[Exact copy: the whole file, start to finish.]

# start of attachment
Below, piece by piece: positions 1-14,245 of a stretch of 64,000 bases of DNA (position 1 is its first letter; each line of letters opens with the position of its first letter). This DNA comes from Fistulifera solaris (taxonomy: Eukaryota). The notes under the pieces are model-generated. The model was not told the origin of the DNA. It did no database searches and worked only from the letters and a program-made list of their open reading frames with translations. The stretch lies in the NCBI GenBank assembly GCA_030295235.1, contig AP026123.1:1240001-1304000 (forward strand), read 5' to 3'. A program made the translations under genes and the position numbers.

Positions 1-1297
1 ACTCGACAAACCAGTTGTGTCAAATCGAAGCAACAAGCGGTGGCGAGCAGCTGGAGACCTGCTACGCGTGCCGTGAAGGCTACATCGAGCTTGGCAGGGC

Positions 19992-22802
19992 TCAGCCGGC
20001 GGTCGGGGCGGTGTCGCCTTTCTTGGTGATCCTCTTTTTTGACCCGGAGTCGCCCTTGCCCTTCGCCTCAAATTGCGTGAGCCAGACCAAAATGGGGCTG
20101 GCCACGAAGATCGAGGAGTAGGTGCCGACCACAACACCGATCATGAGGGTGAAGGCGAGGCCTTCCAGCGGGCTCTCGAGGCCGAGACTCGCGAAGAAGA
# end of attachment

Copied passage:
Below, piece by piece: positions 1-14,245 of a stretch of 64,000 bases of DNA (position 1 is its first letter; each line of letters opens with the position of its first letter). This DNA comes from Fistulifera solaris (taxonomy: Eukaryota). The notes under the pieces are model-generated. The model was not told the origin of the DNA. It did no database searches and worked only from the letters and a program-made list of their open reading frames with translations. The stretch lies in the NCBI GenBank assembly GCA_030295235.1, contig AP026123.1:1240001-1304000 (forward strand), read 5' to 3'. A program made the translations under genes and the position numbers.

Positions 1-1297
1 ACTCGACAAACCAGTTGTGTCAAATCGAAGCAACAAGCGGTGGCGAGCAGCTGGAGACCTGCTACGCGTGCCGTGAAGGCTACATCGAGCTTGGCAGGGC

Positions 19992-22802
19992 TCAGCCGGC
20001 GGTCGGGGCGGTGTCGCCTTTCTTGGTGATCCTCTTTTTTGACCCGGAGTCGCCCTTGCCCTTCGCCTCAAATTGCGTGAGCCAGACCAAAATGGGGCTG
20101 GCCACGAAGATCGAGGAGTAGGTGCCGACCACAACACCGATCATGAGGGTGAAGGCGAGGCCTTCCAGCGGGCTCTCGAGGCCGAGACTCGCGAAGAAGA